Streams and Watersheds

a stone arch bridge over a rocky wooden stream
The Hadlock Brook Bridge and stream in Acadia National Park. Photo: Emma Forthofer/Friends of Acadia

Running Waters

In additions to wetlands, marshes and swamps, and lakes and ponds, streams and watersheds round out Acadia's freshwater ecosystems. A "watershed" refers to the land area that directs precipitation, groundwater, seepage, and runoff down slope into a common location, such as a wetland, stream, or pond. Runoff can begin as rain on a mountain summit or come from underground sources like springs. Eventually, all water runs downhill and makes its way to the ocean. On Mount Desert Island (MDI) , where most of the park is located, this runoff heads in three directions - to Frenchman Bay to the east, to Blue Hill Bay to the west, and to Somes Sound in the center. These three large areas then have small streams and drainages that make up 12 watersheds on MDI. The Isle au Haut and Schoodic Peninsula portions of the park have few streams and lack defined sub-basins, except for small sub-basins located near Long Pond on the west shore of Isle au Haut.

Though most of these stream channels are small, ephemeral and unnamed, any hiker of Acadia's mountains knows that they are a primary feature of the park landscape. Small trail bridges and tickling streams dot the landscape and are a great place to pause and take in the sound. Amphibians and reptiles such as frogs, toads, and salamanders can often be found here as can a variety of freshwater plants. Depending on the size of the stream, brook trout and other fish call Acadia's streams home as well.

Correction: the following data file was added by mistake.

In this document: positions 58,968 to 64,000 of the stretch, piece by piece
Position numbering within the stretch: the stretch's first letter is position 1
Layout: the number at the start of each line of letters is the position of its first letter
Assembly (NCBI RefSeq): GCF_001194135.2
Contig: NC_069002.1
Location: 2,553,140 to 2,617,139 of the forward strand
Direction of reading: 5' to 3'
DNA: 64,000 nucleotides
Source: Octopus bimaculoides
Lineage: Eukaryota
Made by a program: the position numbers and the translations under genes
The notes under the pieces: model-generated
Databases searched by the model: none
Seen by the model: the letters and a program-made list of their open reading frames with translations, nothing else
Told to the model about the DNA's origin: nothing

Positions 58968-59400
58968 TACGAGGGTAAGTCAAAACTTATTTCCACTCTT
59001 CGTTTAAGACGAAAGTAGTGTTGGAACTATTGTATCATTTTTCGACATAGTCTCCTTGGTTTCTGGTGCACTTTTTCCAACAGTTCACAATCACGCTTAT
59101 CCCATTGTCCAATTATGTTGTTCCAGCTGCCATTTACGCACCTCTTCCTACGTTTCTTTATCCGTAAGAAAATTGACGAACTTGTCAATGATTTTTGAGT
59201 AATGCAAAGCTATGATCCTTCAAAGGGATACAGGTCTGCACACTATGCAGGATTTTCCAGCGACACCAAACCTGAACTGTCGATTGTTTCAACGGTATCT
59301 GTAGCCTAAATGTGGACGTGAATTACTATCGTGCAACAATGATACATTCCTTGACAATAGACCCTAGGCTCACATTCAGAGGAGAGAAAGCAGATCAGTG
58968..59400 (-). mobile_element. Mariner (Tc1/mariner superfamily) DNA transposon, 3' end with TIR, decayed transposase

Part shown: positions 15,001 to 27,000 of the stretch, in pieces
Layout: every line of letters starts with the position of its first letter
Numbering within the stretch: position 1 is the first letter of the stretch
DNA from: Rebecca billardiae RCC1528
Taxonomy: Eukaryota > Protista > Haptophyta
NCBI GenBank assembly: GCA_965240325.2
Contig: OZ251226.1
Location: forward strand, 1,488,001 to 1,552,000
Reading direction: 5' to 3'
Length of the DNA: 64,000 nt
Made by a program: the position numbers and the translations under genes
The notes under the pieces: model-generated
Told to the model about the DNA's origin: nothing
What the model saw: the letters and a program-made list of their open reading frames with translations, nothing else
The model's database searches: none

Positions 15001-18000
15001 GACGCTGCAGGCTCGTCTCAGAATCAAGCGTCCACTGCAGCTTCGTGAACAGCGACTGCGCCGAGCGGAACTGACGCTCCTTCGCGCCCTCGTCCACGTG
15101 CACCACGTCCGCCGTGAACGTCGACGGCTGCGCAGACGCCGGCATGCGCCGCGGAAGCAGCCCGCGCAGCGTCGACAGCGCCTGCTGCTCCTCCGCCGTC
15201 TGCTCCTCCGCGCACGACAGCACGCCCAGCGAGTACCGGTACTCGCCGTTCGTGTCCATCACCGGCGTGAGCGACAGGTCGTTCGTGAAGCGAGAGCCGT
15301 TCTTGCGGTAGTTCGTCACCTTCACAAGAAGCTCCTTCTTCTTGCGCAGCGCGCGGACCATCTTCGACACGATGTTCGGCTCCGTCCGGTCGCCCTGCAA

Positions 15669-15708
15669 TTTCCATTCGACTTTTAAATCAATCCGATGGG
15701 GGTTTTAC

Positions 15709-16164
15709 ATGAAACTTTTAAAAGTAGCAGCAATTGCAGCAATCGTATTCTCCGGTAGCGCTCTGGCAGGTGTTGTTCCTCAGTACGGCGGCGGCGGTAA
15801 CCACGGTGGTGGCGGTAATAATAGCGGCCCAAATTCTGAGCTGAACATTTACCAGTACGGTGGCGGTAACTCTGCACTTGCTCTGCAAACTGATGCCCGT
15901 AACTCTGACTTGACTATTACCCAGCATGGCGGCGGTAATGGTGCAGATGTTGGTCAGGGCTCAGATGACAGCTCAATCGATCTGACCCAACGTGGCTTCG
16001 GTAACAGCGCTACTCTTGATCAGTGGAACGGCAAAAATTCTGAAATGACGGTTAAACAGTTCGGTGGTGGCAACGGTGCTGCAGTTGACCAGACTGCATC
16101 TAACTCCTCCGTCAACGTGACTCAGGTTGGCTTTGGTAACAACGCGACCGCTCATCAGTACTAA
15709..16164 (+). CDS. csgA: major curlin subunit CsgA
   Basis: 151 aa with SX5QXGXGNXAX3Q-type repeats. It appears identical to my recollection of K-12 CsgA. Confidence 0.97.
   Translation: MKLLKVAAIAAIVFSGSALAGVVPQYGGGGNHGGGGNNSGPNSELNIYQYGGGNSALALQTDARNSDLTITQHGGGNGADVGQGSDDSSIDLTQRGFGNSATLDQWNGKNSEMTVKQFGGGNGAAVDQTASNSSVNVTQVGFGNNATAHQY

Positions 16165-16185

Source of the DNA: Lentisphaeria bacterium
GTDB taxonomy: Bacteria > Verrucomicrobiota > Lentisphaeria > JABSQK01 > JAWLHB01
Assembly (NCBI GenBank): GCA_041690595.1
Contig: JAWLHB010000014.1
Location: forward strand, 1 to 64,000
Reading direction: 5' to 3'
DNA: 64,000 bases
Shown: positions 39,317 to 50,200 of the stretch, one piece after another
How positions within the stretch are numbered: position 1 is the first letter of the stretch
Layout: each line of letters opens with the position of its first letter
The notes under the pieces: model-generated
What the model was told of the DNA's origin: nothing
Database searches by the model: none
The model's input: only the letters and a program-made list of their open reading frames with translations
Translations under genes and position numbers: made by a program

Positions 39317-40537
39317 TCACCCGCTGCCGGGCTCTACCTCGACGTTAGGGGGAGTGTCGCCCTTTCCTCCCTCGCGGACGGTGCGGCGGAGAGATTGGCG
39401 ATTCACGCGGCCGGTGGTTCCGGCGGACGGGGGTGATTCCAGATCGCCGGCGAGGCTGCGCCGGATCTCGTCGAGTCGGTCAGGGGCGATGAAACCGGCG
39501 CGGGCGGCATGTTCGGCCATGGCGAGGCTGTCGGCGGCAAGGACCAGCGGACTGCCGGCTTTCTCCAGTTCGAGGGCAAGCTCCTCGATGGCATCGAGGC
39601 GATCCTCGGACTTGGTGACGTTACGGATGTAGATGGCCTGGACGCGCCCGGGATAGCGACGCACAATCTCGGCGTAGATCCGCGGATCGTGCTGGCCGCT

A Shared Future

Most park watersheds lie at least partially outside the park boundary. This means that, depending on the area, the preservation of Acadia's pristine waters is done in cooperation with state and local communities and with you, the visitor. The park owns the upland (upstream) portions of most watershed systems since most of the mountain summits on Mount Desert Island lie within the park boundary. But water flows in and out of the park boundary. Follow Leave No Trace principles while in the park and at home.

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    Last updated: February 26, 2022

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